Study Social Anthropology!
The Department of Social Anthropology offers two exciting courses taught in English autumn semester 2021, and we welcome both international and Norwegian students to participate.
Our everyday lives (learning, work, play, communication) are mediated by technologies which we apprehend in their individual instances: my computer, my phone, or my car. The anthropology of technology has long been interested in the study of such individualized technical artifacts: their meanings, politics and capacities to extend human powers to act in the world.
In this course, we will map out the ways in which technology is embedded in culture, society and political economy, paying special attention to three main forms of technological interconnection that have loomed large in late 20th and early 21st century: system (and/or infrastructure), network and, lately, platform.
We will explore the post-World War II trajectory from system to platform, focusing on information technology and its later digital incarnations (especially machine learning and artificial intelligence) in the contemporary capitalist political economy.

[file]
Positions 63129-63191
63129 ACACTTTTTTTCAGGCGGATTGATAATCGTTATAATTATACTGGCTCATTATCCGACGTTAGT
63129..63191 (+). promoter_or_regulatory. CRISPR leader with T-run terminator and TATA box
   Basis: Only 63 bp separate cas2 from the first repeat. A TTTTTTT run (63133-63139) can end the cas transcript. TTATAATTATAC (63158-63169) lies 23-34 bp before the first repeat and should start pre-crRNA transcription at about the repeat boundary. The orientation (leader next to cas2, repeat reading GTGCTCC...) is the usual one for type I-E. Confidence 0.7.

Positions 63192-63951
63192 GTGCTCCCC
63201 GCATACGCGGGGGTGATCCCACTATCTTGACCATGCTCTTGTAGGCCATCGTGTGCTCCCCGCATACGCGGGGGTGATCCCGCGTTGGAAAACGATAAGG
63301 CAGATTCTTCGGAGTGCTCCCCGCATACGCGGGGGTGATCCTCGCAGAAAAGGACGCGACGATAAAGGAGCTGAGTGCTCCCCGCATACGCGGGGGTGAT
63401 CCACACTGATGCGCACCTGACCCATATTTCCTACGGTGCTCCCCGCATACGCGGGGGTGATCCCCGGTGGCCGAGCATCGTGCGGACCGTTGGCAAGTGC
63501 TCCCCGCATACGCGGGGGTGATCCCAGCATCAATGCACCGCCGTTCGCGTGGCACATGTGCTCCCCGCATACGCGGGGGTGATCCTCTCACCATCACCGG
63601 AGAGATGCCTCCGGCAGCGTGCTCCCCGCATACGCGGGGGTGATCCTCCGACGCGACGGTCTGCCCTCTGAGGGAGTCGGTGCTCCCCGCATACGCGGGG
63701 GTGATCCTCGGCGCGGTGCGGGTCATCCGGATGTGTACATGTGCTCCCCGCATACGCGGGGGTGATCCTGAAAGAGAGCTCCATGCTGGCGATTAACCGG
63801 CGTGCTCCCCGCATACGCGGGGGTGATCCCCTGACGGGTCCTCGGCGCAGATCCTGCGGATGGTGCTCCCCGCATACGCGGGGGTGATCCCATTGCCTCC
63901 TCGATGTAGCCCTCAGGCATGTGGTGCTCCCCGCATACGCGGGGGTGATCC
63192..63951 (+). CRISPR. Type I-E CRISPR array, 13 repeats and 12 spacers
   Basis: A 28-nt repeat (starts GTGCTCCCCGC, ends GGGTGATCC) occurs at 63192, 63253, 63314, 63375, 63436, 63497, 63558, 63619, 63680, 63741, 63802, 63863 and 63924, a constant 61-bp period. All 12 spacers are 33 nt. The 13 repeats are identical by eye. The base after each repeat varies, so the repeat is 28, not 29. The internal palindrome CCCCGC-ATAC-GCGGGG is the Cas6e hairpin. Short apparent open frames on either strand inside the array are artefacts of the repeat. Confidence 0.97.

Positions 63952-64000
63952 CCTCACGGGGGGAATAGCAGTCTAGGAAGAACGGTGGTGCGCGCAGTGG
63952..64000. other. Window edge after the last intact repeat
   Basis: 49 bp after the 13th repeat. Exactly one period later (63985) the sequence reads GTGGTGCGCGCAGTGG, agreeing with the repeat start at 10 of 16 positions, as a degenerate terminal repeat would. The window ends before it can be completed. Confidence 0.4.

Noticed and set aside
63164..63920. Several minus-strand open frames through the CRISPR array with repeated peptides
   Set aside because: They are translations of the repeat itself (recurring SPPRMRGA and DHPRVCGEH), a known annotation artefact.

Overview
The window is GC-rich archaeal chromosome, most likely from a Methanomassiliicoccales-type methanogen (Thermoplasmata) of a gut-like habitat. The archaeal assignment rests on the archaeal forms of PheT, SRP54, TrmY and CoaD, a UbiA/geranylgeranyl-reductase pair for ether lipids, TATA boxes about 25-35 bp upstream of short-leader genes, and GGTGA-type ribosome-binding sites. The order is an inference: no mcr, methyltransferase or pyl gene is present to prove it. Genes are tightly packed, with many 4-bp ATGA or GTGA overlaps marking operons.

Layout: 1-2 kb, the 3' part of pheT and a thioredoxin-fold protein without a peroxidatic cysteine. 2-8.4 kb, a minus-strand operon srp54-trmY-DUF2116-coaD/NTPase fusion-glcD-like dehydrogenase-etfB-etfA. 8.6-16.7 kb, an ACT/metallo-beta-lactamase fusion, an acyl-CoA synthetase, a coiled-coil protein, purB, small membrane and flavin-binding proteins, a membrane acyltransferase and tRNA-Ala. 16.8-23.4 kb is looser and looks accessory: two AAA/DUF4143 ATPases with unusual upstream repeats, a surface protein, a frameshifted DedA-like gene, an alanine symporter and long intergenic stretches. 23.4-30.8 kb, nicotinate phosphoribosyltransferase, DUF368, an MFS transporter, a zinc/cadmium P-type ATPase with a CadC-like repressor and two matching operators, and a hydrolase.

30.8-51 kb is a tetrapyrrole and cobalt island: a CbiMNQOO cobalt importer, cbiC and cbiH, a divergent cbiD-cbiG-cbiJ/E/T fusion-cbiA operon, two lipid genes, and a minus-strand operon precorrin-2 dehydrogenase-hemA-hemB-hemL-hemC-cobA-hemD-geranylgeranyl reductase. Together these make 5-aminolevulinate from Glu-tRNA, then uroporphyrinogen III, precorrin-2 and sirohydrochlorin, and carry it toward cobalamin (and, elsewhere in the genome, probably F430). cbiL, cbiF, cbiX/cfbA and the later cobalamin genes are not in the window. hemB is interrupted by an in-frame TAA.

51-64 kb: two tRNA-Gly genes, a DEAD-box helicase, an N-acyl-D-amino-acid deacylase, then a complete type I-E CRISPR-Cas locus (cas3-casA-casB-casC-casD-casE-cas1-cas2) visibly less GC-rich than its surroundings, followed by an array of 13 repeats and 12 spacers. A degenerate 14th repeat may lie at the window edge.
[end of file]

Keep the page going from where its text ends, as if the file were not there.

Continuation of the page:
Central to social anthropology is the understanding of how relations of power permeate social life and influence the distribution of social, cultural and economic privileges in a society. This course looks at political processes as part of everyday social life and emphasizes key anthropological concepts and perspectives in the study of power, legitimacy, sovereignty, hegemony and ideology.
These concepts and perspectives are applied to thematic areas where anthropologists have contributed new and significant insights to our understanding of relations of power. Examples of topical fields of study that may be covered by the course are, ethnicity, nationalism, identity politics, the state, organized violence and conflict, international migration, minority politics, political and social movements and globalization.